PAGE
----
If during review you keep failing a card too often after the initial learning phase (think 15+ times, but the setting can be customized), it gets marked as ‘leech’ and won’t be shown for review anymore. The idea being that some words you sometimes just can’t remember for the life of it and instead of taking up review time, they get suspended. Of course you can undo that, but the software is trying to help you avoid road blocks.
The PC Client…
Anki’s desktop clients are free to download. While I only ever used the PC version, to my knowledge the Mac and Linux versions don’t differ too much. The interface of the PC version comes with a lot of functionality, but can be a bit confusing at first.
Personally I liked the little details that show the thought that went into the app. A good example is if you enter data in fields in English and Thai (using actual Thai writing – as you should). The software remembers which one you used for which, so you don’t constantly have to switch keyboard settings back and forth between Thai and English.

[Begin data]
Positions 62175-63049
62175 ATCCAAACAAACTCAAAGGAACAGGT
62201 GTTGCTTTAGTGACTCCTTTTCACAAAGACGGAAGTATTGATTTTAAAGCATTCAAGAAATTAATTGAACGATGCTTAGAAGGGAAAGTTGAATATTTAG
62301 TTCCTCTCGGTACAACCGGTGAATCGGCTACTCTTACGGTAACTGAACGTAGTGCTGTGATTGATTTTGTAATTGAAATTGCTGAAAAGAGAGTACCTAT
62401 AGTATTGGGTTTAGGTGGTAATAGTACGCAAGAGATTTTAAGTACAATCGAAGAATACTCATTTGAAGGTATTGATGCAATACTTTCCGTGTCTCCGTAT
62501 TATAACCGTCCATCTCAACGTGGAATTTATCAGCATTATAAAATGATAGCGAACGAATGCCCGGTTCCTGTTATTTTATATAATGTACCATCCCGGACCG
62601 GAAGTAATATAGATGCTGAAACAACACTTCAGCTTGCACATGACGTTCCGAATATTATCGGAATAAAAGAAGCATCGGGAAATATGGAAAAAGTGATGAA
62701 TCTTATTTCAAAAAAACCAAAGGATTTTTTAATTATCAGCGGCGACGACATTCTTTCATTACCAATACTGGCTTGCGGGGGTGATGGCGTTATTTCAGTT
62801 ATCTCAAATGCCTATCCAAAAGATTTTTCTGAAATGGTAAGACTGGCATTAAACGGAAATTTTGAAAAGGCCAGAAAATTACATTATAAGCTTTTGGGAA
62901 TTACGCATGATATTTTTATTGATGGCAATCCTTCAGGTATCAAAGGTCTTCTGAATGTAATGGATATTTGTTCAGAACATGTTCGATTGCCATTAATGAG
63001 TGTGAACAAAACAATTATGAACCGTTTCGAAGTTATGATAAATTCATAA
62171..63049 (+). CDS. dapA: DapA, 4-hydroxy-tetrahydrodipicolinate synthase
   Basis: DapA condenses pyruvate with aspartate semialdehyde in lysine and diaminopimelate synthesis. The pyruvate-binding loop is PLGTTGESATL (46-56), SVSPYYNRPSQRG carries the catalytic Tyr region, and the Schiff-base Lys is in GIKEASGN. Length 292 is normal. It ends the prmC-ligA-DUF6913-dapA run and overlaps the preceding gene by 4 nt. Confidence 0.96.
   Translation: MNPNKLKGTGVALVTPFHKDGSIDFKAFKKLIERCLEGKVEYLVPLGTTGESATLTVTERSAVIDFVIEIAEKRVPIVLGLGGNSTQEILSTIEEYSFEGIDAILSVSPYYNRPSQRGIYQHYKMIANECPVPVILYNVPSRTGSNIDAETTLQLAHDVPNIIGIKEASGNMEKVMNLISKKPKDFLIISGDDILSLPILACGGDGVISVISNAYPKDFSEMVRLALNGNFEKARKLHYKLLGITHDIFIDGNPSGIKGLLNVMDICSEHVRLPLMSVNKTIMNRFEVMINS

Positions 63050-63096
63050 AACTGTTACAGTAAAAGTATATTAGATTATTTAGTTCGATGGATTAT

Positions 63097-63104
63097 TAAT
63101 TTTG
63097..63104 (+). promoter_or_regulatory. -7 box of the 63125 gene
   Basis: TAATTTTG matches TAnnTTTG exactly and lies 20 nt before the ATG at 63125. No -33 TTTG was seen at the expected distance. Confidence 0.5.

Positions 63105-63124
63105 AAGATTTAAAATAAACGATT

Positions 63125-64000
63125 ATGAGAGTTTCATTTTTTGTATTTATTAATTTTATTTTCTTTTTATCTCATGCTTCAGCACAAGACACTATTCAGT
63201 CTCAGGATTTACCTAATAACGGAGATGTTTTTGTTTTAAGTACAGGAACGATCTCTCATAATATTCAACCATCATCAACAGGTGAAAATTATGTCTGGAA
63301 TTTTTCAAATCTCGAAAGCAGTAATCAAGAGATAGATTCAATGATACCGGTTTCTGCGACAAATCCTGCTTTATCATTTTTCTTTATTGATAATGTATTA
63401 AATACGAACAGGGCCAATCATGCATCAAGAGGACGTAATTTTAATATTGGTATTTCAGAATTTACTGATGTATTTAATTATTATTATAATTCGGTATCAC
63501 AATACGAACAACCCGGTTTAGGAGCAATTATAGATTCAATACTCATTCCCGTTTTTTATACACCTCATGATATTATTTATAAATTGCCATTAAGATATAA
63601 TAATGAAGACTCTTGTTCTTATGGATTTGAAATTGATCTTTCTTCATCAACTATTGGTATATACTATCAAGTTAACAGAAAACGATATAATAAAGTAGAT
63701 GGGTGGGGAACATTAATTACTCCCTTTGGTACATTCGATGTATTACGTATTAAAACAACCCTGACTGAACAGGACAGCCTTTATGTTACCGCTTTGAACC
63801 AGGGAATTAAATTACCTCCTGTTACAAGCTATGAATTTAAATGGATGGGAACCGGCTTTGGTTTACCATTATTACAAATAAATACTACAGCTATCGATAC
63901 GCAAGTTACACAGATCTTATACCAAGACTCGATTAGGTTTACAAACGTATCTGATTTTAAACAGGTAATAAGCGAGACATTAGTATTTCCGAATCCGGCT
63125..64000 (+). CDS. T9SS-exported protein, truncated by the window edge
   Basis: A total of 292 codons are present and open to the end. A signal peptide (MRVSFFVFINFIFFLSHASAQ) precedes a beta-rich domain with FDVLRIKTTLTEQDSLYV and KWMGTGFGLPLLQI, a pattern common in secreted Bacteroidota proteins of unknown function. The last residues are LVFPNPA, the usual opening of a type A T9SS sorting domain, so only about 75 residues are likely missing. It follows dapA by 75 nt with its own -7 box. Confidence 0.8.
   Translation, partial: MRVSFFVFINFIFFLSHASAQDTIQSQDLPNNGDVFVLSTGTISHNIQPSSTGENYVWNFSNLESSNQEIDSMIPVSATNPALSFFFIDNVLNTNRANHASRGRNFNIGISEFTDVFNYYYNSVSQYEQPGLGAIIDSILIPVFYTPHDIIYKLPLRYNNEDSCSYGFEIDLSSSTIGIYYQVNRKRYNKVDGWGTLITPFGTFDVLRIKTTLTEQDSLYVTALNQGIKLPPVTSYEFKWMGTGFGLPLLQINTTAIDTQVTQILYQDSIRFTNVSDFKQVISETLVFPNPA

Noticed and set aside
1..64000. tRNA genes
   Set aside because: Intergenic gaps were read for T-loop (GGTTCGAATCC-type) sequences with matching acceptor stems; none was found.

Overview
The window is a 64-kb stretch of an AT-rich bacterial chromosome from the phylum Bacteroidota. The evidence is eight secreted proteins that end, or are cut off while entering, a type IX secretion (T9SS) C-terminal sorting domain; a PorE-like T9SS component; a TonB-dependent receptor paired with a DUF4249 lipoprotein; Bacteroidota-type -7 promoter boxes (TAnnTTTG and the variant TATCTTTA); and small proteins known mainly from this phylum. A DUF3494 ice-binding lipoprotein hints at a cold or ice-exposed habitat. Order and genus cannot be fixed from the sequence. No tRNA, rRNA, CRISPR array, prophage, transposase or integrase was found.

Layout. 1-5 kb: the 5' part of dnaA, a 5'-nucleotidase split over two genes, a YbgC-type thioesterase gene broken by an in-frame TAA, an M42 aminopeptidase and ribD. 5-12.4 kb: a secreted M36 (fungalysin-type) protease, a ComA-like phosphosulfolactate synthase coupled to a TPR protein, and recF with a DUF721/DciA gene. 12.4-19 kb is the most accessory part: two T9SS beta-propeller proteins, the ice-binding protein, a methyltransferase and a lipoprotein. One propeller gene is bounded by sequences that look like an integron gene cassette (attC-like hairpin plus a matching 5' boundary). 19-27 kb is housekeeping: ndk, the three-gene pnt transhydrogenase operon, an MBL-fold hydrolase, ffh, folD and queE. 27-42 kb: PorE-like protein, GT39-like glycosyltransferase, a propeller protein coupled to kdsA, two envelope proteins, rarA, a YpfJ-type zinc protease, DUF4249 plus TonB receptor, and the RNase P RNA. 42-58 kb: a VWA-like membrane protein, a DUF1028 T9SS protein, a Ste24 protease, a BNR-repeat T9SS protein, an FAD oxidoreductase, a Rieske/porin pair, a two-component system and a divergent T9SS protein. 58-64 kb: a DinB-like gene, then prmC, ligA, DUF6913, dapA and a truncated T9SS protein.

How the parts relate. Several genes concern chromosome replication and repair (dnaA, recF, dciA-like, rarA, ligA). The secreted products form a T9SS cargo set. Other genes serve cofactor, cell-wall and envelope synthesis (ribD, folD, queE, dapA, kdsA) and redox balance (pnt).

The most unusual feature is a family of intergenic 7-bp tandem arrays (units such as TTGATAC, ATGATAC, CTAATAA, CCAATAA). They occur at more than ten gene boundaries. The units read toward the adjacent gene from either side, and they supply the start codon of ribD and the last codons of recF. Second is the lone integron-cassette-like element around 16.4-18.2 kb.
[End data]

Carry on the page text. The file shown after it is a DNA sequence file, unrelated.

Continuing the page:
The Mobile Client…
Having Anki on your phone is what makes or breaks it in my opinion. An Android client, AnkiDroid, is free. One for iOS will set you back $24.99 – ouch! However, considering the value you get out of it, it’s still a steal I think: You can practice while on the subway, waiting for an elevator or in the Big C checkout line on a Saturday morning. So yes, it costs a bit more than your average ‘Angry Birds’ app, but considering that you can get hundreds of extra hours of practice out of it, that price tag is easily justified. Alternatively you can always use AnkiWeb which runs in your mobile browser and is completely free.
It still means you’ll need to make the effort to practice Thai on the subway instead of following your friends’ latest Facebook updates. However, you’ll quickly turn ‘waiting time’ into productive ‘Thai learning time’. Maybe the focus on using time more efficiently is the German shining through in me. However, being able to improve your Thai while not having to cut down on free time or work holds a lot of attraction for me.
Why you should use both applications…